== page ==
Morocco is different from many other African countries – it produces almost all the food needed to feed its people.
This abundance of fresh, local and seasonal produce makes moroccan food a must-do for foodies. Oranges, melons, olives, figs and almonds are just a small selection of the fantastic home-grown produce Morocco has to offer.
With a diverse population originating from Spain, France, Andalusia, the Middle-East, and more, the food here is a melting pot of different influences. What we can say, for sure, is that Moroccan food is celebrated for being bold, aromatic and damn tasty.
Located on the coast of the Mediterranean, fresh fish and seafood are plentiful, with locals grilling the catch of the day as the boats come in! Beef isn’t widely available, so dishes are usually centered around lamb or poultry.
While there are regional variations of dishes depending on the locally available produce, the essence of the meals remains the same. Here are the 5 quintessential Moroccan dishes you need to try!
Originating from Fez, this flaky pastry pie is traditionally served at celebrations. It has a perfect balance between sweet and savory – stuffed with, succulent pigeon meat, almonds, and saffron, cinnamon, and fresh coriander spiced eggs. B’stilla has recently become a street food staple. Good news – you don’t need to get married to eat it!
Zaalouk & B’sara
A true Moroccan feast always starts with a variety of salads, breads, and dips. Zaalouk, one of the most popular dips, is a smoky aubergine puree generously seasoned with paprika, cumin, garlic and a little chili. Another one of Morocco’s more iconic dips is b’sara. It’s a puree made from broad beans, seasoned with paprika, cumin and a drizzle of olive oil. Best enjoyed with an oven-fresh khubz, a traditional flatbread.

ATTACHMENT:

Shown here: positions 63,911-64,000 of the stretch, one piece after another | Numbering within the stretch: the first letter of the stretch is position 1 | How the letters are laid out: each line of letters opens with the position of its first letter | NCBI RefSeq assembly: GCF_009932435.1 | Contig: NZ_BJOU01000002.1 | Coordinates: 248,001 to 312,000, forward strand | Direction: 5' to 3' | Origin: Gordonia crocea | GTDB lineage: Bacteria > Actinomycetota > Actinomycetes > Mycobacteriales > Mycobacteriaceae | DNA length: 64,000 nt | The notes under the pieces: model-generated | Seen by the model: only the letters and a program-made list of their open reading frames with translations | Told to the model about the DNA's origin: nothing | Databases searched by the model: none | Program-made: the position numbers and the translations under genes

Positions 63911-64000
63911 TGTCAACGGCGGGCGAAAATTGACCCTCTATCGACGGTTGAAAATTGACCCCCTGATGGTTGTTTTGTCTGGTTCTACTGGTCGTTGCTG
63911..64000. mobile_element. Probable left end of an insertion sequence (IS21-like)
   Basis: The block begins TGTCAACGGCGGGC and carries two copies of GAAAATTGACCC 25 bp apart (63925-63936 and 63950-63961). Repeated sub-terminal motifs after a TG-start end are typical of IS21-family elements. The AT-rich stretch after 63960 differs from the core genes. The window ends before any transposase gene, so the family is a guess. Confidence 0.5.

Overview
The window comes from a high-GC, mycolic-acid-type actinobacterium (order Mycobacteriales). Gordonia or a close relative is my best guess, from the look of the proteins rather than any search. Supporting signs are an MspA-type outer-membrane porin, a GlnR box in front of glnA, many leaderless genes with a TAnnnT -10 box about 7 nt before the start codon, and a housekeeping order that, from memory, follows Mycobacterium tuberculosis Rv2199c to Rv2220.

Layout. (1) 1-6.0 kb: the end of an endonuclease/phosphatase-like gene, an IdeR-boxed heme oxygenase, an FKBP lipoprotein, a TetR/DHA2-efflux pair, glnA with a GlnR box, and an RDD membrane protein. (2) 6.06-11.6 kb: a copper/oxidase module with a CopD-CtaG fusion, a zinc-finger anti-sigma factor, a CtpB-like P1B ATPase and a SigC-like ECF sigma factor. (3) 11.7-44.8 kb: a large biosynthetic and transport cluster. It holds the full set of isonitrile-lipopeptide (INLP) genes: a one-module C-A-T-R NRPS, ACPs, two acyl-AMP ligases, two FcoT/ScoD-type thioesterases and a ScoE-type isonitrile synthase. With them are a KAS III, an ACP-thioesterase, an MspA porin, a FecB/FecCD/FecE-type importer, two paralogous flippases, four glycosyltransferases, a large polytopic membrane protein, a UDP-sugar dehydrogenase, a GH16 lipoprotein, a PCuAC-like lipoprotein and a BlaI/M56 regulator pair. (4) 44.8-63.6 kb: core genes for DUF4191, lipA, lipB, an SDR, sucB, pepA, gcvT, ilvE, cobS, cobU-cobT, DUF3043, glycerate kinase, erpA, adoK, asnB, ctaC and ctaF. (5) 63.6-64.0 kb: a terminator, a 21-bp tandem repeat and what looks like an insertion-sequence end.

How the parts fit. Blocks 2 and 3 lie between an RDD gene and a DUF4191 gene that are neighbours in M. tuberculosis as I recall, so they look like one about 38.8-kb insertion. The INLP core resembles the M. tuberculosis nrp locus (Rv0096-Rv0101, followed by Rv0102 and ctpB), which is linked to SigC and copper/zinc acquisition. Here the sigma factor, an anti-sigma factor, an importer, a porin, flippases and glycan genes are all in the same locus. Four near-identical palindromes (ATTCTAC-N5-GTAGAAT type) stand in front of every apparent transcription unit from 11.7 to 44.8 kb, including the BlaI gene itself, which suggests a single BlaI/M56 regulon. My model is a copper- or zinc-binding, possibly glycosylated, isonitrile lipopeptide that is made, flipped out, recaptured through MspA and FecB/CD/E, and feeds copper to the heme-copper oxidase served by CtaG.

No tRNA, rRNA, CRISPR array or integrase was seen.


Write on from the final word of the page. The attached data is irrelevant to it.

During the month of Ramadan, people will break their fast at sunset with a big, warm bowl of harira soup. This breakfast is a hearty lamb broth made with tomatoes, lentils, and chickpeas with a squeeze of lemon and a generous handful of fresh coriander. Typically served with a chebakia – a Morrocan honey baked pretzel.
Widely considered the Moroccan national dish, the tagine is loved by millions and has spread to all corners of the globe. The name comes from the clay pot that they are cooked in. You’ll find regional and seasonal varieties, depending on what ingredients are available fresh and locally. One thing in Morocco is certain – you’ll never be too far away from one of these rich, slow-cooked stews. Remember to have some thick, crusty bread on hand to mop up all those delicious juices.
Sweet Mint Tea
A day without sweet mint tea in Morocco isn’t really a day at all. The country’s national drink, locals will usually have this at least twice a day. Served hot and traditionally brewed in ornate metal pots, this mint tea is sweetened with plenty of sugar and poured into small glasses from a height to create a lovely, smooth froth.